An agenda for broad-based structural reform—and, in particular, institutional reform—is needed to support macroeconomic policies. The priorities for the structural reform agenda include the following:

    • Achieving sound and resilient financial systems in Latin America is a key element in reducing Latin America’s vulnerability to crisis, reviving credit flows, and sustaining growth. There is continued need to improve financial sector regulation and supervision, and adopt measures to increase reliance on market mechanisms.
    • Despite considerable efforts it made to liberalize trade in the 1990s, Latin America’s trade opening proceeded relatively slowly. There is much scope to advance Latin America’s trade openness through both domestic and international efforts. Internationally, the benefits of achieving multilateral liberalization through a successful Doha round cannot be overstated. Meanwhile, many countries in Latin America are improving their market access through bilateral trade agreements. At the same time, there is clearly room—domestically—for countries in the region to curtail continuing protectionist practices and improve the competitiveness of regional trade agreements. For these initiatives to bear fruit, however, Latin American countries must also address remaining problems with trade-related institutions and infrastructure—particularly customs administration and legal uncertainties.
    • Labor market reforms were notably absent from the structural reform agendas of the 1990s. Reforms are needed to amend institutional arrangements, such as high severance costs and restrictions on temporary hiring, that act as barriers to entry and exit as well as to ensure the availability of efficient social safety nets and educational programs to reengage workers. Labor market flexibility is especially necessary to facilitate the kind of intersectoral mobility needed to enable countries to benefit fully from globalization.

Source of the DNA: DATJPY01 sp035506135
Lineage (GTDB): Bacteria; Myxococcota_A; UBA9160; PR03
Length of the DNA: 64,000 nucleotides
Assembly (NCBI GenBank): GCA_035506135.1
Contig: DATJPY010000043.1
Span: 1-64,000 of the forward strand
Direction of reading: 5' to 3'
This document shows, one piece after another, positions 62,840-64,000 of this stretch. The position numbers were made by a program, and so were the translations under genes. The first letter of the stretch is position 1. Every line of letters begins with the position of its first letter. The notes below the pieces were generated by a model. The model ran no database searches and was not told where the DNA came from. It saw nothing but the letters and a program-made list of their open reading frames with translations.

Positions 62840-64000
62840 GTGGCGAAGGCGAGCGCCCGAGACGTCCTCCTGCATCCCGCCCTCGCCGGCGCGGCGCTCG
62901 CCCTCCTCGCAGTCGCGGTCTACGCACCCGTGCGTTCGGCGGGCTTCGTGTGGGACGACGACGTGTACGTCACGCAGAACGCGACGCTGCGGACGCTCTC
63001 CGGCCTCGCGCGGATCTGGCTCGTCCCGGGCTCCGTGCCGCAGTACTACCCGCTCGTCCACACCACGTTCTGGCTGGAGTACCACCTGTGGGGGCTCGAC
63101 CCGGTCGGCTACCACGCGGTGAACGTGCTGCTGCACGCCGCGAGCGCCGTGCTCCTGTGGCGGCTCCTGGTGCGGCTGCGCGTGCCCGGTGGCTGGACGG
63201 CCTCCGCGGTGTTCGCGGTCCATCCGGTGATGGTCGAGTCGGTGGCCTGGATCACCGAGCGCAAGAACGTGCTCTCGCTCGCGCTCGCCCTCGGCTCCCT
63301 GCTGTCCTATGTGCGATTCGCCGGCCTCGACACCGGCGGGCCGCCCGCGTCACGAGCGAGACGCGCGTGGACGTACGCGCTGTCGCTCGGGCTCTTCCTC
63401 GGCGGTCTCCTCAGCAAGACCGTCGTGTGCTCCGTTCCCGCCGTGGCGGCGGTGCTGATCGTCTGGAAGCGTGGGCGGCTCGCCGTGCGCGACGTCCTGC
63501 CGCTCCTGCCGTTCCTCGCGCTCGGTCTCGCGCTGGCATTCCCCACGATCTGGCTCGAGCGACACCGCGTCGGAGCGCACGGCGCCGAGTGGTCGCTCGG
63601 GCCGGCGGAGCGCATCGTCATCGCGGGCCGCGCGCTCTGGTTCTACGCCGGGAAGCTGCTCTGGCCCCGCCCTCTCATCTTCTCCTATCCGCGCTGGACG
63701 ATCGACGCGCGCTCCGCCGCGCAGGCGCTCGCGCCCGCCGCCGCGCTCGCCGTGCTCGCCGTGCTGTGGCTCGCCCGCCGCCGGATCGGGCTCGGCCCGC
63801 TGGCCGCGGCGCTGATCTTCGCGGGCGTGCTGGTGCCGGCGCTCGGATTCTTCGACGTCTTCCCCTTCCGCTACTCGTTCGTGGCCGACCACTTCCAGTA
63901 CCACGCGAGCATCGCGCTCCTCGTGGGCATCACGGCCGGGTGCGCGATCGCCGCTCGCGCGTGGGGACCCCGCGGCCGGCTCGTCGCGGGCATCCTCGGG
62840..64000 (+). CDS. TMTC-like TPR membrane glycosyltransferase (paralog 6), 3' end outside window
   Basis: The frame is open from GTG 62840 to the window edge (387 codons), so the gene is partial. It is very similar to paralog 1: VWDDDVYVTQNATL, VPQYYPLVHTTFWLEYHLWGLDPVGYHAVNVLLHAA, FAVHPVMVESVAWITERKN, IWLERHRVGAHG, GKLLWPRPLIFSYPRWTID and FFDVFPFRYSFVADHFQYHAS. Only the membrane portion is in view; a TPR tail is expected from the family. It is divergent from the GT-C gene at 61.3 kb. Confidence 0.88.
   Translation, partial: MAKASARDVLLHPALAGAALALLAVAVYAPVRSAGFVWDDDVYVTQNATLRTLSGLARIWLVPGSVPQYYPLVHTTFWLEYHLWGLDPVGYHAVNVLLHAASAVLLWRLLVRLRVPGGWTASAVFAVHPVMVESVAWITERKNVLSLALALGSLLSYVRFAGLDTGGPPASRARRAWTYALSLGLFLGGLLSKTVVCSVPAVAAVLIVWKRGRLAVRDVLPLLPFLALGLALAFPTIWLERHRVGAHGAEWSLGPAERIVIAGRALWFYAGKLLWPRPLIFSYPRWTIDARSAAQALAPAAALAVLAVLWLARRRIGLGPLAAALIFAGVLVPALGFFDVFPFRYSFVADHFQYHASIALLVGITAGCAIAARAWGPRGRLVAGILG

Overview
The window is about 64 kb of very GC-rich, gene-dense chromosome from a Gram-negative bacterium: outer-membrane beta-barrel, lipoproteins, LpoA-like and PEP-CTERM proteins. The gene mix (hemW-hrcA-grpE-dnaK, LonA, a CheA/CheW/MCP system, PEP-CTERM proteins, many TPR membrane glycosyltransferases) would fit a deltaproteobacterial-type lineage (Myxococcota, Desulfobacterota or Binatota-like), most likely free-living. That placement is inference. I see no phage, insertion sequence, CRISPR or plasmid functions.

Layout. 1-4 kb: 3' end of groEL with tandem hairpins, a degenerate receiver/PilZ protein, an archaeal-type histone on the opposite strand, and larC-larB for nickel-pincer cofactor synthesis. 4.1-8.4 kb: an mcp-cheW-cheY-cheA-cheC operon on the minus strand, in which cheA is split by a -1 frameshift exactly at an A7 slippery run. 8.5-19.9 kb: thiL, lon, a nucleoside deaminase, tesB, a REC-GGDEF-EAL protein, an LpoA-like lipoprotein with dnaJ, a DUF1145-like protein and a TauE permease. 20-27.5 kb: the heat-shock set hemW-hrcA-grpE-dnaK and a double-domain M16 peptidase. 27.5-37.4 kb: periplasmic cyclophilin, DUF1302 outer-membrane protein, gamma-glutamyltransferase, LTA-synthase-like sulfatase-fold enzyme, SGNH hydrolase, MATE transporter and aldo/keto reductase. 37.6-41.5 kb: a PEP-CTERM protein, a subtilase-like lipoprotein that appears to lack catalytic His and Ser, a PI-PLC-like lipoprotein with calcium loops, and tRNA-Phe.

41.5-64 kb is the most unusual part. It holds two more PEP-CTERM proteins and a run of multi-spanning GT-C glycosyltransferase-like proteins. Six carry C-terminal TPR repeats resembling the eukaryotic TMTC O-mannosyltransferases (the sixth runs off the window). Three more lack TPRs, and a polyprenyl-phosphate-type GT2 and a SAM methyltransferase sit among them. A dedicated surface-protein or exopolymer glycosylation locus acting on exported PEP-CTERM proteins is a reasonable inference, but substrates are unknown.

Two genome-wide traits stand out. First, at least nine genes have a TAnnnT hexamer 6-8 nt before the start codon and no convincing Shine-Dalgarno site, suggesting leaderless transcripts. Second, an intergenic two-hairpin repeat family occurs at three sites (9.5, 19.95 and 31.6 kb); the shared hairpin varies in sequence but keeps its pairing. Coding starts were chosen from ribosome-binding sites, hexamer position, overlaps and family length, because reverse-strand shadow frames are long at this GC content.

• An improved and more strategic role of the state is essential. Corruption and weak governance in Latin America have tended to undermine market activity, with the resulting burden falling most heavily on the poor. Further efforts to confront these weaknesses and remove costly distortions in the regulatory and incentive structure would improve the investment climate, help attract new private investment, and create a firmer foundation for economic activity.

    Moving forward in both areas—macroeconomic and structural—will require popular support. Such support will be promoted by providing social safety nets and reducing corruption. Forging a deeper political consensus will be a sine qua non for moving in this direction. The IMF and the other international financial institutions, together with the broader international community, can play key roles in helping develop such a consensus.